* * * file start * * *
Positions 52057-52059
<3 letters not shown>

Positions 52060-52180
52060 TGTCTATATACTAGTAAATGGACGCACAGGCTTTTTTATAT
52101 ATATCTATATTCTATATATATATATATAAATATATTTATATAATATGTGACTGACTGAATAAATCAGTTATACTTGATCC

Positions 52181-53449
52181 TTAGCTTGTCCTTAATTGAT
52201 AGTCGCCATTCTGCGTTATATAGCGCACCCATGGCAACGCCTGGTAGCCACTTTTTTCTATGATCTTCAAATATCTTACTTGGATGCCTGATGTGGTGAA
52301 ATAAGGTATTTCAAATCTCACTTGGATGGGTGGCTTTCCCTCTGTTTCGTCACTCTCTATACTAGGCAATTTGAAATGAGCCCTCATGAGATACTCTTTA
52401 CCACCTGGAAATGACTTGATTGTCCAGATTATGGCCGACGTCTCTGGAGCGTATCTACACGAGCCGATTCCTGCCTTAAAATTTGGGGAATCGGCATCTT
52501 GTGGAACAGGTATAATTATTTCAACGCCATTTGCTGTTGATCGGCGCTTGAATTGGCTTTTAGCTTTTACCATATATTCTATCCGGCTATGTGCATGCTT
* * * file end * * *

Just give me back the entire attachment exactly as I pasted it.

Positions 52057-52059
<3 letters not shown>

Positions 52060-52180
52060 TGTCTATATACTAGTAAATGGACGCACAGGCTTTTTTATAT
52101 ATATCTATATTCTATATATATATATATAAATATATTTATATAATATGTGACTGACTGAATAAATCAGTTATACTTGATCC

Positions 52181-53449
52181 TTAGCTTGTCCTTAATTGAT
52201 AGTCGCCATTCTGCGTTATATAGCGCACCCATGGCAACGCCTGGTAGCCACTTTTTTCTATGATCTTCAAATATCTTACTTGGATGCCTGATGTGGTGAA
52301 ATAAGGTATTTCAAATCTCACTTGGATGGGTGGCTTTCCCTCTGTTTCGTCACTCTCTATACTAGGCAATTTGAAATGAGCCCTCATGAGATACTCTTTA
52401 CCACCTGGAAATGACTTGATTGTCCAGATTATGGCCGACGTCTCTGGAGCGTATCTACACGAGCCGATTCCTGCCTTAAAATTTGGGGAATCGGCATCTT
52501 GTGGAACAGGTATAATTATTTCAACGCCATTTGCTGTTGATCGGCGCTTGAATTGGCTTTTAGCTTTTACCATATATTCTATCCGGCTATGTGCATGCTT